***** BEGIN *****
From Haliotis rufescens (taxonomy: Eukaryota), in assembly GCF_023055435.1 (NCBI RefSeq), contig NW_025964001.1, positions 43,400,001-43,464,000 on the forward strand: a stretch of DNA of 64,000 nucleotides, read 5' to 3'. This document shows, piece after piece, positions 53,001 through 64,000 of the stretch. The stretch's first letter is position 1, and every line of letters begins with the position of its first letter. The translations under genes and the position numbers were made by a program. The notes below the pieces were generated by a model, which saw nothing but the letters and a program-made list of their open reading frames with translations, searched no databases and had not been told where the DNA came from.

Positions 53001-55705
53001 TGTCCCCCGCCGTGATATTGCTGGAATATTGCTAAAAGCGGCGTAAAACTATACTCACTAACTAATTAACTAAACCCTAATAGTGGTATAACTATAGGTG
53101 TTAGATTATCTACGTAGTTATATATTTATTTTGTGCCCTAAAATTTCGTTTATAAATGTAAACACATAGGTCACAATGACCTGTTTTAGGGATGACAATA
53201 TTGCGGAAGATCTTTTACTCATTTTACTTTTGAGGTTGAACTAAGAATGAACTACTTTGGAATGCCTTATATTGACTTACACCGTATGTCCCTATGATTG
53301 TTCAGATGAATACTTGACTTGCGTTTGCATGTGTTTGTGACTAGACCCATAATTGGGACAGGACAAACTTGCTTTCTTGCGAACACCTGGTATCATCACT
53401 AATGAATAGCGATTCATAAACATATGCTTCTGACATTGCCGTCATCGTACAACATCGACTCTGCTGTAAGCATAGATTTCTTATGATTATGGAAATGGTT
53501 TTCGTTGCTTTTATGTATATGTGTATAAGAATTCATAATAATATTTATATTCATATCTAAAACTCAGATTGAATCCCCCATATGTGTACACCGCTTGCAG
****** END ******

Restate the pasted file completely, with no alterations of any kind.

From Haliotis rufescens (taxonomy: Eukaryota), in assembly GCF_023055435.1 (NCBI RefSeq), contig NW_025964001.1, positions 43,400,001-43,464,000 on the forward strand: a stretch of DNA of 64,000 nucleotides, read 5' to 3'. This document shows, piece after piece, positions 53,001 through 64,000 of the stretch. The stretch's first letter is position 1, and every line of letters begins with the position of its first letter. The translations under genes and the position numbers were made by a program. The notes below the pieces were generated by a model, which saw nothing but the letters and a program-made list of their open reading frames with translations, searched no databases and had not been told where the DNA came from.

Positions 53001-55705
53001 TGTCCCCCGCCGTGATATTGCTGGAATATTGCTAAAAGCGGCGTAAAACTATACTCACTAACTAATTAACTAAACCCTAATAGTGGTATAACTATAGGTG
53101 TTAGATTATCTACGTAGTTATATATTTATTTTGTGCCCTAAAATTTCGTTTATAAATGTAAACACATAGGTCACAATGACCTGTTTTAGGGATGACAATA
53201 TTGCGGAAGATCTTTTACTCATTTTACTTTTGAGGTTGAACTAAGAATGAACTACTTTGGAATGCCTTATATTGACTTACACCGTATGTCCCTATGATTG
53301 TTCAGATGAATACTTGACTTGCGTTTGCATGTGTTTGTGACTAGACCCATAATTGGGACAGGACAAACTTGCTTTCTTGCGAACACCTGGTATCATCACT
53401 AATGAATAGCGATTCATAAACATATGCTTCTGACATTGCCGTCATCGTACAACATCGACTCTGCTGTAAGCATAGATTTCTTATGATTATGGAAATGGTT
53501 TTCGTTGCTTTTATGTATATGTGTATAAGAATTCATAATAATATTTATATTCATATCTAAAACTCAGATTGAATCCCCCATATGTGTACACCGCTTGCAG